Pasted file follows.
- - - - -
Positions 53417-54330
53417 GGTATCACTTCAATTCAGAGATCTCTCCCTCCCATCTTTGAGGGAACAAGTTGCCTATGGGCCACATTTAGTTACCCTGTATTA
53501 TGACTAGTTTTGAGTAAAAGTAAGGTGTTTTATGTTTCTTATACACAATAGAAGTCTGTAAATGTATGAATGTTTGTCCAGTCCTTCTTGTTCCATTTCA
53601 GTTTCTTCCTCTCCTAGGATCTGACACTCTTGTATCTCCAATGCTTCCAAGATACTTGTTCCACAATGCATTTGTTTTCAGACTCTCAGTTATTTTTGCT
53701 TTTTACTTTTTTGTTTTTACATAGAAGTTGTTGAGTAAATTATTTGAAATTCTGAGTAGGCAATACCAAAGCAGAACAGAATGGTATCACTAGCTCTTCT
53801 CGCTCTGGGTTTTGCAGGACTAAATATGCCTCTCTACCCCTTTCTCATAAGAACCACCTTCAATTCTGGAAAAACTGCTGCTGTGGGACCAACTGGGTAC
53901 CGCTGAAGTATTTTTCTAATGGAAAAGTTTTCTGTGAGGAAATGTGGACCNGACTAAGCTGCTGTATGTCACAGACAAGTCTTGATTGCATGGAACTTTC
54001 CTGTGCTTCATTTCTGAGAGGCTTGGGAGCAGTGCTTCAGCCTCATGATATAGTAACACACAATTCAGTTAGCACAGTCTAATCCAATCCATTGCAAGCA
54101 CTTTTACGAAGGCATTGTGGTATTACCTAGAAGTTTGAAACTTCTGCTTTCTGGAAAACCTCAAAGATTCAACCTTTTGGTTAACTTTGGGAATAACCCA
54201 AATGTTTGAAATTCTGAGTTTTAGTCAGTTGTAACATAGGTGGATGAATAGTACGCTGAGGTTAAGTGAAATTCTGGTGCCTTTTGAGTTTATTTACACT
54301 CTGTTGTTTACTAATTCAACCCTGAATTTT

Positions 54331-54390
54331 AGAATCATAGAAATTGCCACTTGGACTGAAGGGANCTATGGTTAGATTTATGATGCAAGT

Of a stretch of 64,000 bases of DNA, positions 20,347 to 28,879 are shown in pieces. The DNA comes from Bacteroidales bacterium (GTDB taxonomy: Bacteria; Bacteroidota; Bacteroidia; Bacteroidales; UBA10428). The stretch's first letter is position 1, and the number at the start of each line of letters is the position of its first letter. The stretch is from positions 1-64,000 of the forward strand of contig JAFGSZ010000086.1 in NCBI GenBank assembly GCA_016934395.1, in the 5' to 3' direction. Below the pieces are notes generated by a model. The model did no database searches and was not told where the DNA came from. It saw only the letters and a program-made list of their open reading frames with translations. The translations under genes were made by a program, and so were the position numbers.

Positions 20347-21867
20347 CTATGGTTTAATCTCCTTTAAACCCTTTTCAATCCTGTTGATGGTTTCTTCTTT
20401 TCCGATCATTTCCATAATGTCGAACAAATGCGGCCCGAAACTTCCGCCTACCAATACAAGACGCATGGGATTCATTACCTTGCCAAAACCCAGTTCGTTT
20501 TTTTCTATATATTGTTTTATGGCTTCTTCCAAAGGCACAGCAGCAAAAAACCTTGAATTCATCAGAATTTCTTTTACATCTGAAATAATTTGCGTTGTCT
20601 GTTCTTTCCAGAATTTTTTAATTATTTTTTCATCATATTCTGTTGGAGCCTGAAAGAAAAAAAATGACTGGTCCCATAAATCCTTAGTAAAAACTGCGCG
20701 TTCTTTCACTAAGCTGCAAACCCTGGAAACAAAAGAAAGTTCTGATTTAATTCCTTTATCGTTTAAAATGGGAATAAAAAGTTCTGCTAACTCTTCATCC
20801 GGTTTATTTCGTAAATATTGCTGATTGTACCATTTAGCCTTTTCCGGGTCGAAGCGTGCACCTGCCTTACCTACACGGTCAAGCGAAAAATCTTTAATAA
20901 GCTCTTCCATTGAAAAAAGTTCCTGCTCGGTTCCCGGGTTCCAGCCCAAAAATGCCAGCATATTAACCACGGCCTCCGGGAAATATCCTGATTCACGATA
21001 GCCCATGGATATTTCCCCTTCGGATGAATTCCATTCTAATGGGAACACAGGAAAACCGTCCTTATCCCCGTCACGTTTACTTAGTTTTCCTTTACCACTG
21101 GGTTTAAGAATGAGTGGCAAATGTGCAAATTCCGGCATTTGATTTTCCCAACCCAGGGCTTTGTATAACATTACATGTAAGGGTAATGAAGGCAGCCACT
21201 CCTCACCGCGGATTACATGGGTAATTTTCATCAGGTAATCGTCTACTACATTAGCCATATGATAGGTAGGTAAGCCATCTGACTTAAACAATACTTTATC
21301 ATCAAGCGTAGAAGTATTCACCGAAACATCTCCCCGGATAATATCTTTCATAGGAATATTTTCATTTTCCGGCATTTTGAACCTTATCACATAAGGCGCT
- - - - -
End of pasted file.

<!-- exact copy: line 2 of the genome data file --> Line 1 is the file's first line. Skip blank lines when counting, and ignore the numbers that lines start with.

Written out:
53417 GGTATCACTTCAATTCAGAGATCTCTCCCTCCCATCTTTGAGGGAACAAGTTGCCTATGGGCCACATTTAGTTACCCTGTATTA